‘Green Quotient’ Impacted Holiday Shopping

Environmental_leader_jpegsOriginally posted Jan. 2, 2008
Environmental Leader

The planet’s wellbeing and global manufacturing issues increasingly
figured into consumers’ spending decisions during the holiday season, according  to the 2007 Annual National Shopping Behavior Survey by audit, tax and  advisory firm KPMG LLC, Marketing Charts reports.

Most holiday shoppers surveyed expressed a willingness to pay more
for eco-friendly gifts and said they took note of the country where
items were made, KPMG said.

Moreover, money was tighter this year: Whereas an average of 36% of
shoppers reported spending more each year during similar surveys from
2003 to 2006, just 30% of respondents in 2007 said they spent more than
the preceding holiday season on gifts.

Among the findings of the report:

  • Some 88% of the survey respondents said they were very concerned
    about the environment, and 74% said they buy environmentally friendly
  • Some 60% said they were willing to pay more for environmentally
    friendly items, and 55% said they make a special effort to patronize
    retailers with a “green” reputation.
  • In addition, 40% of consumers said they checked the country of
    origin on potential gifts, with 31% using such information to decide
    against a purchase.
  • Some 79% of those decisions not to buy an item involved products
    from China, and toys were involved more than half (52%) of the time.


Other influences on purchase decisions, according to the report:

  • Well-stocked retailers with a customer-friendly return policy continued to  attract business:
    • 76% of shoppers said their spending decisions were influenced most when a  store had the item they expected.
    • 58% cited a store’s return policy as influential.
  • Some 47% said newspaper ads affected where they shopped.
  • 43% said a coupon figured into the decision where to shop.

Where consumers shop, according to the survey:

  • Some 28% of respondents who shopped in stores said they spent the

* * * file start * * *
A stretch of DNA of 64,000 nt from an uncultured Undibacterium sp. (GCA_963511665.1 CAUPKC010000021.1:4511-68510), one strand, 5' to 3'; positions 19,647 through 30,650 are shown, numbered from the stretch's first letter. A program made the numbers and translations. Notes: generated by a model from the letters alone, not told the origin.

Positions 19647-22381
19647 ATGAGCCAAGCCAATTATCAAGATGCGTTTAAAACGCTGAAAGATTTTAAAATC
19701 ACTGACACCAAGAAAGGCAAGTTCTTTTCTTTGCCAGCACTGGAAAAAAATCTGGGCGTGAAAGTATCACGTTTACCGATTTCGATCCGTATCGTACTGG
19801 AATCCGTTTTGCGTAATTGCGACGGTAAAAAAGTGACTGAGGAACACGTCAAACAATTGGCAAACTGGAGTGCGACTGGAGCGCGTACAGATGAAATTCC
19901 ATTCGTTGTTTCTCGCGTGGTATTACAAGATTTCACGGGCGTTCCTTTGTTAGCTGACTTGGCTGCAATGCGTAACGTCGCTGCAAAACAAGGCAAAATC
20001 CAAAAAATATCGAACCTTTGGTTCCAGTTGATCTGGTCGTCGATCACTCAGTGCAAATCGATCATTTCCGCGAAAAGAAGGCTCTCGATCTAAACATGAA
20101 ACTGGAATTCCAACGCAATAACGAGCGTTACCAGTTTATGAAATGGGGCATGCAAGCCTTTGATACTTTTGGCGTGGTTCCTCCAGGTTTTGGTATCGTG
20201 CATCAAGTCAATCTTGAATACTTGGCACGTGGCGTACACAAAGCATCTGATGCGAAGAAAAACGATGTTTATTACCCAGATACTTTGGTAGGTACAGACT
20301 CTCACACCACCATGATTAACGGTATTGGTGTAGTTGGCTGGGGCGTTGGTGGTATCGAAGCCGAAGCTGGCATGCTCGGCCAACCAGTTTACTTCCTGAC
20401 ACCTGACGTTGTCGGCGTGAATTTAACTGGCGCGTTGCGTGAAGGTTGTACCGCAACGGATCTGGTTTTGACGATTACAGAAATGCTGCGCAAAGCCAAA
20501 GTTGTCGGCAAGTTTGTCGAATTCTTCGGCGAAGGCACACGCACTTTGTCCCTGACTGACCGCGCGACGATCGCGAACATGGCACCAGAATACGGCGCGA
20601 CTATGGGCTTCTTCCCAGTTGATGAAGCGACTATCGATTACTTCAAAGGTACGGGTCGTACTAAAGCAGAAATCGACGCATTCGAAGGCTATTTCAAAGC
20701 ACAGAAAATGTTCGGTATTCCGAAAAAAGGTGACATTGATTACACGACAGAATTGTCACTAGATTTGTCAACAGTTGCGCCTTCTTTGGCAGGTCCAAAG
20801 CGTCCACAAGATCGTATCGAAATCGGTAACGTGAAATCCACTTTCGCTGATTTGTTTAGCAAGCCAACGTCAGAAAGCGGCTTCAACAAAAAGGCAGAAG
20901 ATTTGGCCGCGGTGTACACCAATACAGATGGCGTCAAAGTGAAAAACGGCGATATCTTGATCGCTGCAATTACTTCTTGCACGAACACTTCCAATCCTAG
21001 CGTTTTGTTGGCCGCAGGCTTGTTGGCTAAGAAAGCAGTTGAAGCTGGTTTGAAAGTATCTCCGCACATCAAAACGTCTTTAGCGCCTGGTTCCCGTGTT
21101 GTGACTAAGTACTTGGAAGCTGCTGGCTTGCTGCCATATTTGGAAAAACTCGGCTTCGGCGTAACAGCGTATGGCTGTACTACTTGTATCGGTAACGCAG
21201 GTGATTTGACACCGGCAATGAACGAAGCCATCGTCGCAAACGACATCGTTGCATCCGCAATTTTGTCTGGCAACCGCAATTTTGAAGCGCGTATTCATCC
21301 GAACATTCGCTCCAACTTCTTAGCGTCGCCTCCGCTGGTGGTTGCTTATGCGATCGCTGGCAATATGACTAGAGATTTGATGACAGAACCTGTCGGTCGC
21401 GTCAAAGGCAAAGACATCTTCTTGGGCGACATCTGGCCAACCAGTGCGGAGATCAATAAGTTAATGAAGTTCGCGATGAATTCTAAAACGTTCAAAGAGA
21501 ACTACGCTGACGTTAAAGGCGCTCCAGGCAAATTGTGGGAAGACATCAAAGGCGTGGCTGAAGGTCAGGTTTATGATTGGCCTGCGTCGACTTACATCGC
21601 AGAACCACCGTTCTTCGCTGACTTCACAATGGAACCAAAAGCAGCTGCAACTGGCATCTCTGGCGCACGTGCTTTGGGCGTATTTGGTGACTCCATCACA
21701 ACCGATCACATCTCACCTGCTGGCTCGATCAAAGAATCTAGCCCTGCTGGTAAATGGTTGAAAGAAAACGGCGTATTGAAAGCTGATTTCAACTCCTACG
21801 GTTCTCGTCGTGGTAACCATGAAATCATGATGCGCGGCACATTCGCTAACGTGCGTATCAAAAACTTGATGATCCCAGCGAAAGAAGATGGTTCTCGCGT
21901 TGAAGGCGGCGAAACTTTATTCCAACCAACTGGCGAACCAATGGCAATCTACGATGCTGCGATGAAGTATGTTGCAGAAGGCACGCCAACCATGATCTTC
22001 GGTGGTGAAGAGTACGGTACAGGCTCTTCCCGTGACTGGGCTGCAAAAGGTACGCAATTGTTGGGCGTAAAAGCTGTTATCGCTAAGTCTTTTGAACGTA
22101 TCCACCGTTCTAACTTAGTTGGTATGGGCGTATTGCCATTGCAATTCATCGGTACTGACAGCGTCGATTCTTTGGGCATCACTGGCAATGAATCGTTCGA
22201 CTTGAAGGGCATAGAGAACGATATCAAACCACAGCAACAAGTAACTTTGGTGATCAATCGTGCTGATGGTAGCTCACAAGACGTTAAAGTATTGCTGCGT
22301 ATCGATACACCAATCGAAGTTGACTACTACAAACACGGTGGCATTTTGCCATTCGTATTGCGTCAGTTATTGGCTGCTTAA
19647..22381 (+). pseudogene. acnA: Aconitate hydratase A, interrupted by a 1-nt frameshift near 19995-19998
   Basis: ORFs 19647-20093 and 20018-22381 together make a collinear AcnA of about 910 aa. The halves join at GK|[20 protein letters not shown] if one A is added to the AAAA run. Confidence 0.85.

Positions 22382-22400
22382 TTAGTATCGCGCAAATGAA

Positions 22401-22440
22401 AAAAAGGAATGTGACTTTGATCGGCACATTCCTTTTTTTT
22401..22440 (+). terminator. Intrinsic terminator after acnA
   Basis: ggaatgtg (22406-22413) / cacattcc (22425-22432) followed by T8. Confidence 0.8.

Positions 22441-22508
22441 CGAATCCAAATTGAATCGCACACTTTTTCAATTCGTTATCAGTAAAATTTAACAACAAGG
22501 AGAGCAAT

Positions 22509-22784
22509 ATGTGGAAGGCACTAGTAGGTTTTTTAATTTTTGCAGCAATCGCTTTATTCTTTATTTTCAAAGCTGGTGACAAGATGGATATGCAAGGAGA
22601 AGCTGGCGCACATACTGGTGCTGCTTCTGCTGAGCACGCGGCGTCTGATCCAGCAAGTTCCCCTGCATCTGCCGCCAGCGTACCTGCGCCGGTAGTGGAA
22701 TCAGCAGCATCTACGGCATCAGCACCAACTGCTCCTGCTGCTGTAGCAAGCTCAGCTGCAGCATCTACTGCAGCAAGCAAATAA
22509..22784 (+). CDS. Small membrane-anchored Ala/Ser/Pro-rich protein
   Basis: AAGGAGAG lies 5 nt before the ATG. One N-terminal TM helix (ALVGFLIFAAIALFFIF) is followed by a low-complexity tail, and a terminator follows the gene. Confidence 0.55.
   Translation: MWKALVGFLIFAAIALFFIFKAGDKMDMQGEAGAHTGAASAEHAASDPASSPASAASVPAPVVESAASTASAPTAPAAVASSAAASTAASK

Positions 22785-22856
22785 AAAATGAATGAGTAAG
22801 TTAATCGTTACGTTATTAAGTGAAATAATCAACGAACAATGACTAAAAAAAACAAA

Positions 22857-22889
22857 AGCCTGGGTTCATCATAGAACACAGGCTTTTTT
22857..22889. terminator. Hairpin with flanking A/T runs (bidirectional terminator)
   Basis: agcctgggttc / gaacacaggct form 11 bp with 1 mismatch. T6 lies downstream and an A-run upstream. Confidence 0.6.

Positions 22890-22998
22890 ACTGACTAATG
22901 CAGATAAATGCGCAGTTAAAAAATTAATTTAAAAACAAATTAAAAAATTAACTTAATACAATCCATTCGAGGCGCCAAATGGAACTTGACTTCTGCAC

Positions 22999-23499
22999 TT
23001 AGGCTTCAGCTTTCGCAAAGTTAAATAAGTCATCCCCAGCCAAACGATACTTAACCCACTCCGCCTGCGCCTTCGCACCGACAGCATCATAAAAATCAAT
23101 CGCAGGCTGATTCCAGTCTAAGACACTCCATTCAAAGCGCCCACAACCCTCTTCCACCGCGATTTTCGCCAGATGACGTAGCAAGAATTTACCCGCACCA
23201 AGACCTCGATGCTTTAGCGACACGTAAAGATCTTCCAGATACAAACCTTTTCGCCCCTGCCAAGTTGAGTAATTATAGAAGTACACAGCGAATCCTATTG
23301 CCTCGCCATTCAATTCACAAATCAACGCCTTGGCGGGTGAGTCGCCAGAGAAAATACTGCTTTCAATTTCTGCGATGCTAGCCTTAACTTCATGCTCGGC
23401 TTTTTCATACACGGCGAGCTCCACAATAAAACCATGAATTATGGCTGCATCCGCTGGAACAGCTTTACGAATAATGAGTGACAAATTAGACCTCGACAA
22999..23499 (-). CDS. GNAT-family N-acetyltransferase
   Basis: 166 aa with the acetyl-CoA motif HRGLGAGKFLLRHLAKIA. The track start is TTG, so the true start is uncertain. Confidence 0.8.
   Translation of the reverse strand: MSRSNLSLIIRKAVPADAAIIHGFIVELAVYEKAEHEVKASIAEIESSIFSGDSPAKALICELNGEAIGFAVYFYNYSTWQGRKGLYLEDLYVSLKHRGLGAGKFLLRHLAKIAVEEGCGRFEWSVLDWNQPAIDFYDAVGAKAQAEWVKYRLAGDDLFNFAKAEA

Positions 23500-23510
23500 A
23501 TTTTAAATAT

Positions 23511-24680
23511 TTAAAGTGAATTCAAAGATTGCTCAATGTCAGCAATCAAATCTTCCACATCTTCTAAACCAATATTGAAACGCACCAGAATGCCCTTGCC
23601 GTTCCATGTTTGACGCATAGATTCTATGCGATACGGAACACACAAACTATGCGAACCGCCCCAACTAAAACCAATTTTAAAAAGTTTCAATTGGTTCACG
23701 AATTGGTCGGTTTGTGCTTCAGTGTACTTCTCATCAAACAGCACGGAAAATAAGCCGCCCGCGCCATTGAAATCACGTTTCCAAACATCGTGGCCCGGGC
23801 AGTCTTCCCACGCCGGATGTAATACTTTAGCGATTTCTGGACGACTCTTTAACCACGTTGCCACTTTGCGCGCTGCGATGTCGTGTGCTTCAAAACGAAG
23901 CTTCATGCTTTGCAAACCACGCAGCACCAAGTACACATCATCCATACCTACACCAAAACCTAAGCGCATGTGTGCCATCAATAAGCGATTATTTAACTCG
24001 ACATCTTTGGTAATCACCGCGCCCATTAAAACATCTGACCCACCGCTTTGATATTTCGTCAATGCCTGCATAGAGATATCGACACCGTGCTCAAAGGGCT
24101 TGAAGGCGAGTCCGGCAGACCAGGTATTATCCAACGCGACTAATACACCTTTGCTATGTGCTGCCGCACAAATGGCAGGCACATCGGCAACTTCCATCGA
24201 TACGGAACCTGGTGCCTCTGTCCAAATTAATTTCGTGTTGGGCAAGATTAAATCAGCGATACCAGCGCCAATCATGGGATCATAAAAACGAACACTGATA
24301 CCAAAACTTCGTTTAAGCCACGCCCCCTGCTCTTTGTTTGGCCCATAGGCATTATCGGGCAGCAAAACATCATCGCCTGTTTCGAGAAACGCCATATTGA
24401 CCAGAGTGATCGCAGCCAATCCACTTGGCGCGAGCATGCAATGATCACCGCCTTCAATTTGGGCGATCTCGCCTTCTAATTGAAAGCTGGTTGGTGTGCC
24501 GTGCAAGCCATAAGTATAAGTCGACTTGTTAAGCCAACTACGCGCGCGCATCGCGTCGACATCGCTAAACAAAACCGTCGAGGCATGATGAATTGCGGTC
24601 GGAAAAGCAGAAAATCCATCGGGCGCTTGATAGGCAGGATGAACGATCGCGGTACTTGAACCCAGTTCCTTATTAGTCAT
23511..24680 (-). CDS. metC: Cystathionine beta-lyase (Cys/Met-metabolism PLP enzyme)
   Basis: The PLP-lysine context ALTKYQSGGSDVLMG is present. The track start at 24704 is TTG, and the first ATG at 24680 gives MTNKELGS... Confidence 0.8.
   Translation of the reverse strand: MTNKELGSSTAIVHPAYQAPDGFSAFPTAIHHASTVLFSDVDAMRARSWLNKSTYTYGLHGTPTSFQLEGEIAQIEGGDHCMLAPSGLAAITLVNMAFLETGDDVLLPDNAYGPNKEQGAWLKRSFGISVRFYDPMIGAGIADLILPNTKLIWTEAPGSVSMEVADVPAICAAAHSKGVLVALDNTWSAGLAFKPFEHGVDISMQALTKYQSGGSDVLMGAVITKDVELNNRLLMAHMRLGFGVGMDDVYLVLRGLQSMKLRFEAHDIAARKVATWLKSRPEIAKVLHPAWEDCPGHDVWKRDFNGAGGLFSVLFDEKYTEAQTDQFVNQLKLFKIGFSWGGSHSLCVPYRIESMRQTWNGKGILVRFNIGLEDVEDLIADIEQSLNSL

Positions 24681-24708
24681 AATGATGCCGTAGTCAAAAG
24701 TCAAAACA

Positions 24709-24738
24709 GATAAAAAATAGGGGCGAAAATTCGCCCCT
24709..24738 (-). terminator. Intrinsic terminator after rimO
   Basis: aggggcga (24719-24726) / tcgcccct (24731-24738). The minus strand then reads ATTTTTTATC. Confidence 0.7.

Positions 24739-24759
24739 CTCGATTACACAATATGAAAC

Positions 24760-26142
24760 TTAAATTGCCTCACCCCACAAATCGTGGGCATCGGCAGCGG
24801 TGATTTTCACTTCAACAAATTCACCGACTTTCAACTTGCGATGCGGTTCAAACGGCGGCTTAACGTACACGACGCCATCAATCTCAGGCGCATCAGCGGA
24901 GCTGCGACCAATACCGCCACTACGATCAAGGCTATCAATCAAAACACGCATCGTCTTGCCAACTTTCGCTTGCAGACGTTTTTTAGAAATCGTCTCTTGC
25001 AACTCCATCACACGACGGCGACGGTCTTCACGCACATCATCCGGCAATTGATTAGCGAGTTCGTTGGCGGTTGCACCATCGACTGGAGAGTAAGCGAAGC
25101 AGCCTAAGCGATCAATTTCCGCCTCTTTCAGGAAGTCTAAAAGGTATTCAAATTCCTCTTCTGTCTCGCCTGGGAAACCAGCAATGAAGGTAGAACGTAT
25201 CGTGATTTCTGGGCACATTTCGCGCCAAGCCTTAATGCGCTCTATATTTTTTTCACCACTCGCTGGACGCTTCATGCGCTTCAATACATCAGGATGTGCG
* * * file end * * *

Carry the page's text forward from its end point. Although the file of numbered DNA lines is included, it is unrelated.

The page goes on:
most at mass retailers (Wal-Mart, Target and other similar stores).
  • 14% said they spent more at power retailers (Toys R Us and Best Buy, etc.).
  • 12% said specialty stores (such as Gap and Radio Shack).
  • 10% said midline stores (such as Kohls, JC Penney and Sears).
  • 8% said department stores (such as Macy’s and Dillard’s).

Wallet share* ups and downs, according to KPMG:

  • The internet and power retailers grabbed more of “wallet share” – 4 points  and 7 points, respectively.
  • Specialty stores, catalogs (such as Gap, Disney) and warehouse retailers  (such as Costco, BJ’s) gained 1 point each.
  • Mass merchants dropped 2 points, and department stores and
    off-price (TJX, Old Navy and other similar stores) retailers each lost
    1 point of wallet share.

In addition, retailers’ well-documented rush to jump start the
holiday season by advertising heavily and lowering prices – even before
Thanksgiving – had little influence over when consumers began their
shopping, the survey found.

“The KPMG survey respondents said they shopped basically at the same
time they do every year, and sales or early promotions did little to
change their patterns,” said John Rittenhouse, a KPMG retail partner
and its “national leader” for Operations Risk Management.

* Wallet share denotes whether consumers are spending a larger or
smaller portion of their holiday shopping budgets, where they are
making purchases, and why.

About the study: The survey,` designed and managed by The Gordman  Group, was conducted randomly by telephone with 815 shoppers.

No comments yet... Be the first to leave a reply!

Leave a Reply